But there was plenty of mystery over whether Garcia, who finally broke out after four mostly middling seasons on the South Side, could do it again this season. That question doesn’t have an answer right now, even nearly two months into the 2018 campaign, as Garcia begins his fifth week on the disabled list. His hamstring strain is serious enough that the White Sox announced over the weekend that he likely won’t be back in action until late June.

“No one likes to be injured, especially position players (who are used to) playing every day,” Garcia said Tuesday. “I don’t like to watch the game. I mean, I like it, but I like it when I’m playing. So it is what it is. I’m just watching, learning more because we’re learning every single day.

“It felt like it was going to be two weeks, but it’s taking longer. No one likes that, you know? No people like injuries. It is what it is, and I won’t try to take it too hard, just work hard and put everything together to come back to the field.”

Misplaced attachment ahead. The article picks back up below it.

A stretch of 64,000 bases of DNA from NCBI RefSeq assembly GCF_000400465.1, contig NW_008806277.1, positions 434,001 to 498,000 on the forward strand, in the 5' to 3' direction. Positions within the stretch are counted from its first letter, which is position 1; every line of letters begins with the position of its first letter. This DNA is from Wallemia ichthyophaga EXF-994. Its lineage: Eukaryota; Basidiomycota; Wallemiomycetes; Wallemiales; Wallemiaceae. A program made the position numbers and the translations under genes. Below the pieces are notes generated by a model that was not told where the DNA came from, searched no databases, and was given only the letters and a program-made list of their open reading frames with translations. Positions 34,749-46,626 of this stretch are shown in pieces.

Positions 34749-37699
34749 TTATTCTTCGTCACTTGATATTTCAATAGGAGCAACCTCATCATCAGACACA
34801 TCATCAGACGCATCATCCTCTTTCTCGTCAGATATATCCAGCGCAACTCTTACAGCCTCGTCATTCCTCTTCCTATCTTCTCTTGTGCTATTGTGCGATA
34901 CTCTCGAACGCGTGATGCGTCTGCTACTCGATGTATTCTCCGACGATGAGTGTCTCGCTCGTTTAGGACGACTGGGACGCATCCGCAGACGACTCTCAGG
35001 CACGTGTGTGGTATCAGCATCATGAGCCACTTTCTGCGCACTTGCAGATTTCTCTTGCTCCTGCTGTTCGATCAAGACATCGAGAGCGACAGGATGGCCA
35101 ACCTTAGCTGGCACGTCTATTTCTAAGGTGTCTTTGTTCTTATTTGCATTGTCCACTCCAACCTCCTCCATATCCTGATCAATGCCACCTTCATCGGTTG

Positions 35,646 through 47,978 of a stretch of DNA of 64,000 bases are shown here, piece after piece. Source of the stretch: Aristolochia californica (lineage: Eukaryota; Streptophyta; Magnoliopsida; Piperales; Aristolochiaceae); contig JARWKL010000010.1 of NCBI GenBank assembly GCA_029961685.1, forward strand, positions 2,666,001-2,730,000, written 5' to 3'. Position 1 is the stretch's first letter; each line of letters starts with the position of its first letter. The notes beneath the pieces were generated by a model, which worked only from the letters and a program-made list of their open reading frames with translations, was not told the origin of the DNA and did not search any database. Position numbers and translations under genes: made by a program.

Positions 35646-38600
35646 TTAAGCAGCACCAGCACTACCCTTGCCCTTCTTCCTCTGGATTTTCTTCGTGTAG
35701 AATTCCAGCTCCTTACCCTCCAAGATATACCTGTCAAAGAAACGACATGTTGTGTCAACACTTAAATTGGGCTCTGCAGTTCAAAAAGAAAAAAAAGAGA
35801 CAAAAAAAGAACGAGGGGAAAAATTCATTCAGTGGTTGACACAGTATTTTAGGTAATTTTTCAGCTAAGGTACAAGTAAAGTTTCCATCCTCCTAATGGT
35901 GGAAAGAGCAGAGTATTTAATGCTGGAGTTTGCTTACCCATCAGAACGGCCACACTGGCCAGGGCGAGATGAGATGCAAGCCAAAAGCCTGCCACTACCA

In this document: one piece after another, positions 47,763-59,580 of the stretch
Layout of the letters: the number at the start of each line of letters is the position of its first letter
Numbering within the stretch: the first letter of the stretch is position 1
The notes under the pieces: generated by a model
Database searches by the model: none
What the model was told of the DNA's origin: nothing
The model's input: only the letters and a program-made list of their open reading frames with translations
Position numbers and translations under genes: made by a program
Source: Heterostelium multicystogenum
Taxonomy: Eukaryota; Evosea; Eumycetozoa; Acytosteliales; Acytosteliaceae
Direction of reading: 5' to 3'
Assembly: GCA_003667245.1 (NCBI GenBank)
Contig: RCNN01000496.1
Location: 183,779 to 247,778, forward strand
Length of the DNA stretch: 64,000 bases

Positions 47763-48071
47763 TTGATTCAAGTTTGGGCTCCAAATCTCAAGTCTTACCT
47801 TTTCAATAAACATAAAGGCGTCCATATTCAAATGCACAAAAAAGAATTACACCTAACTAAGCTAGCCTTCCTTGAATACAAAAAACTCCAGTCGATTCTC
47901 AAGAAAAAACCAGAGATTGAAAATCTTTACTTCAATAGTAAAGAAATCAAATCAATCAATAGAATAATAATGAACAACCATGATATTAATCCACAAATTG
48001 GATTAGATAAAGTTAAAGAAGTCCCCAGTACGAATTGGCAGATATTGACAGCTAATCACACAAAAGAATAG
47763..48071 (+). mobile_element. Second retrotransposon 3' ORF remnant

This season figured to be an important one for Garcia, who is under team control through the 2019 season, slated to hit the free-agent market ahead of the 2020 campaign, the year many are looking at as the one where the White Sox ongoing rebuilding process will yield to contention. Will Garcia be around for that contention?

His 2018 production was supposed to go a long way toward answering that question. Perhaps a strong season could’ve earned him a new contract and locked him into place as the team’s future right fielder. Perhaps a fast start could’ve made him a potential midseason trade candidate and fetched a prospect or two that would’ve helped advance the rebuild.